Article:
The fact that at the moment art cannot be experienced in museums, galleries, and exhibitions should not mean that we do without it completely. Numerous artists, galleries and museums are developing digital alternatives for artistic spaces and insights into artistic practice. As long as art institutions and art events remain closed for the foreseeable future, here is a first small selection of the many wonderful alternatives that are now available online—so that in the coming weeks we can all temporarily keep the physical distance while remaining closely connected through art:
Online Viewing Rooms of Art Basel
With its Online Viewing Rooms, the Art Basel art fair has established a digital platform on which the 234 participating galleries present over 2,000 works of art in curated rooms. What currently cannot be visited in Hong Kong or Berlin will be made accessible to all visitors in digital space starting Friday with its Public Days (20—25 March 2020). Have a look at the Berlin galleries that have set up rooms here, among others: Galerie Eigen + Art, Contemporary Fine Arts, Konrad Fischer Galerie, Kraupa-Tuskany Zeidler (K-T Z), Meyer Riegger, Galerie Nagel Draxler, Galerie Neu, neugerriemschneider, Peres Projects, Galeria Plan B, Esther Schipper, Galerie Thomas Schulte, Société, Sprüth Magers, Wentrup, Barbara Wien.
Live Online Tours of the König Galerie
The Gallery owner Johann König leads live via Instagram with artists from his programme through the rooms of his gallery in the former church St. Agnes. His social media community can thus stay close to the direct exchange with the artists and their works. Questions can be asked live here! The online tours were launched by the artist Jorinde Voigt, followed by Jeppe Hein, Michael Elmgreen from the artist duo Elmgreen & Dragset, as well as Tatsuya Yamasaki at the galleries site in Tokyo through the exhibition of Anselm Reyle, continuing with Alicia Kwade (Saturday, 21 March 2020, 10am)—stay tuned for further tours.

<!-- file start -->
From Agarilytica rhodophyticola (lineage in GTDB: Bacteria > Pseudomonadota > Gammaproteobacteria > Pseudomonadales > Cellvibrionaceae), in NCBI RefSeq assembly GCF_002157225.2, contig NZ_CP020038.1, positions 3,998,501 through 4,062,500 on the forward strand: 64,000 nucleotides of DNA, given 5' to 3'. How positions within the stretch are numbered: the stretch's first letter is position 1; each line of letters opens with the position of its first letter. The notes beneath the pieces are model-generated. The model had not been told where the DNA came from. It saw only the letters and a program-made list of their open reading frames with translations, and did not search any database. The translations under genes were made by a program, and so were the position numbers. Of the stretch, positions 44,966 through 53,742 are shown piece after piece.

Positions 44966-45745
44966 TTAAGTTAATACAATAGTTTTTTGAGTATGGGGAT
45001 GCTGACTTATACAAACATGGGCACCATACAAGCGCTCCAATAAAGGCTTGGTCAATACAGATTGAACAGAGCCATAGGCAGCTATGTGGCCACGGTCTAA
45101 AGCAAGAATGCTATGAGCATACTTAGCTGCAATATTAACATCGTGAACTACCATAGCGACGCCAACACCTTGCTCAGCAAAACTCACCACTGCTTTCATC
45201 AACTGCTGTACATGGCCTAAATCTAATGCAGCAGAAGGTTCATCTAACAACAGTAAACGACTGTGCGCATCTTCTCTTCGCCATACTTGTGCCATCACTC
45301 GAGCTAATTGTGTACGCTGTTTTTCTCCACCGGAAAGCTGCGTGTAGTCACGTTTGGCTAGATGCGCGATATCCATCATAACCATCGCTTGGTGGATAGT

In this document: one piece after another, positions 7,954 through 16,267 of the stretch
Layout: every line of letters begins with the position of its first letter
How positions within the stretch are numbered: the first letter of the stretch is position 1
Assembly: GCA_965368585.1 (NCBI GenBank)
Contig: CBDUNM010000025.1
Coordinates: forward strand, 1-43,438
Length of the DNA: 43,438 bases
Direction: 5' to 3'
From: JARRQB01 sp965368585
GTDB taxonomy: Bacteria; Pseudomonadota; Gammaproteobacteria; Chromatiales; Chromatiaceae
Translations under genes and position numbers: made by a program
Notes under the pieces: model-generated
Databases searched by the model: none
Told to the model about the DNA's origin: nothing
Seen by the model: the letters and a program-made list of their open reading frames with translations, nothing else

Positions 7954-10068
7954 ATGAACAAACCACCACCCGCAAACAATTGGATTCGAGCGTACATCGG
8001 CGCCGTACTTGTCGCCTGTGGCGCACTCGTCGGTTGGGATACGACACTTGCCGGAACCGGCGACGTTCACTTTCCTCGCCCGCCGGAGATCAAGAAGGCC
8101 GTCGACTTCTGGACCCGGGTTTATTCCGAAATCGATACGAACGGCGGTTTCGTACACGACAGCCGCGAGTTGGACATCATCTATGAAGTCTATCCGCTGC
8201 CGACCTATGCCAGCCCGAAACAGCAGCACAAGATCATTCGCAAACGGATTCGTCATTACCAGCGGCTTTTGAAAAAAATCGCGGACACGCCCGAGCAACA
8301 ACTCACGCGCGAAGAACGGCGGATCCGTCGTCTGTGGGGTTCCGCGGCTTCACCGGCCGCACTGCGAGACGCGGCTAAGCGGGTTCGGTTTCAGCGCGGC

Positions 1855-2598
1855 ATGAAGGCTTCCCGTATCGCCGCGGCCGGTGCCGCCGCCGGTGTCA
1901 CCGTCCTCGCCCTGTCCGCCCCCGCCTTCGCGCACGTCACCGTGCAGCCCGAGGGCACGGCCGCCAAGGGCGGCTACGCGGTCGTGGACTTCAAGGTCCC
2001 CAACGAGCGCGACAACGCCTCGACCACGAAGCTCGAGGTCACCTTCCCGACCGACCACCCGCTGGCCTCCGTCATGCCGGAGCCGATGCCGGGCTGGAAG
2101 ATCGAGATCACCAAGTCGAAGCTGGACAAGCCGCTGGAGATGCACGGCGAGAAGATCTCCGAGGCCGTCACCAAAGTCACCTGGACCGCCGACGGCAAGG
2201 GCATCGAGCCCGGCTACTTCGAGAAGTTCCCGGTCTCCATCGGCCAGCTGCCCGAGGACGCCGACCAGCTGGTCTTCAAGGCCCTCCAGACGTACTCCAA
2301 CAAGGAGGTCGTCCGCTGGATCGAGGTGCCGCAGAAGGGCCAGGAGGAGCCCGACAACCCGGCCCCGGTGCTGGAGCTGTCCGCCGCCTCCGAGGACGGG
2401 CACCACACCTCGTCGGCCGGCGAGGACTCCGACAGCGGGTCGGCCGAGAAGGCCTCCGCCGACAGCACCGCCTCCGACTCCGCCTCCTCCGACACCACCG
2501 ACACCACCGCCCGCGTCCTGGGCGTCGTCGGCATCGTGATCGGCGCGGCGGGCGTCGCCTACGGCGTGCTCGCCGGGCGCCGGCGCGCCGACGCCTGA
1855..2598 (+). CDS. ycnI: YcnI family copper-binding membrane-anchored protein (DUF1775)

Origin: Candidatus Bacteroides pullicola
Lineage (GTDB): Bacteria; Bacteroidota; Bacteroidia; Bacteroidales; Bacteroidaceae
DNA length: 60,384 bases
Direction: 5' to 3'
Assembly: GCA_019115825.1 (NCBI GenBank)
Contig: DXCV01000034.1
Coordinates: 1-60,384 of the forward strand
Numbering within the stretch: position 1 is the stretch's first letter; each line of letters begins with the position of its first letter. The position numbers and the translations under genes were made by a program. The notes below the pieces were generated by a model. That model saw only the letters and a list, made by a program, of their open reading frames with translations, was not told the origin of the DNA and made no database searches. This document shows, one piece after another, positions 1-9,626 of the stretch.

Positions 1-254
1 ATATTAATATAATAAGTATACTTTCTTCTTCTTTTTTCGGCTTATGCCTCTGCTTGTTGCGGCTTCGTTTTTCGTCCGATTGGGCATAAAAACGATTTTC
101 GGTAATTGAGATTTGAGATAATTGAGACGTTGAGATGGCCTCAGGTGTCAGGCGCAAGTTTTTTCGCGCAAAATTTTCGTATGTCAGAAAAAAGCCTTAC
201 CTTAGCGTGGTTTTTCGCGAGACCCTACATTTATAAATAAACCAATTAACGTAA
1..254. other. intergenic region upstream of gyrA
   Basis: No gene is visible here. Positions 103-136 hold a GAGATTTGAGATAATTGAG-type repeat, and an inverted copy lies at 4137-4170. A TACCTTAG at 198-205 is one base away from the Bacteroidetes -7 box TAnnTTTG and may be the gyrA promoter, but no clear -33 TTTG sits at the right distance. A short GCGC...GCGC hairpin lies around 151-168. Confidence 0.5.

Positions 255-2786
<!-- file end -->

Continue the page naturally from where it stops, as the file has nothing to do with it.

Vidéothèque of the Tanja Wagner Gallery
The gallery owner Tanja Wagner explores various formats in the digital realm that go beyond the classic gallery work of the past. In the section Vidéothèque, she shows three video works selected by artists from her programme, each of which can be seen there for a week. Anna Witt will be the starting point (15—21 March). The artist will present three works that deal with the future of human relationships and work. In addition, the artist's most recent video installation 'Unboxing the Future', which deals with the question of how automation and artificial intelligence influence the working situation in an industrial city like Toyota, Japan, can be seen in full length on the gallery's website until April 15.
Work of the Month from the Julia Stoschek Collection
With 'Close-Up – Werk des Monats', the Julia Stoschek Collection has already partially launched a project that has been planned for some time, in which one video work from the collection receives full attention. Viewers have the opportunity to view a work in full length on their own screen via the collection's website. Tobias Zielony starts with 'Maskirovka' (2017), a stop-motion work consisting of over 5400 individual photographs that Zielony has assembled into a video. In stroboscopic flickering, the footage shows the techno and queer scene in Kiev during the ongoing conflict in Ukraine. And in addition to the Work of the Month, the inexhaustible collection archive is also worth a visit—here you can browse through the collection for many hours.
Spy on Me #2 Festival of the HAU Hebbel am Ufer
HAU Hebbel am Ufer is adapting the theatre as a place of assembly to the new conditions with new formats. The HAU invites you to the online programme for the festival 'Spy on Me #2—Artistic Manoeuvres for the Digital Present' on its YouTube-Kanal, before the new media library HAU3000 is soon to go online. The announcement text for the festival 'Spy on Me', written months ago, is more up-to-date than ever. It says: "We have arrived in the reality of digital transformation. Life with screens, apps and algorithms influences our behaviour, our attention and desires. Meanwhile the idea of the public space and of democracy is being reorganized by digital means.” Now it is a matter of exploring and shaping the digital space artistically.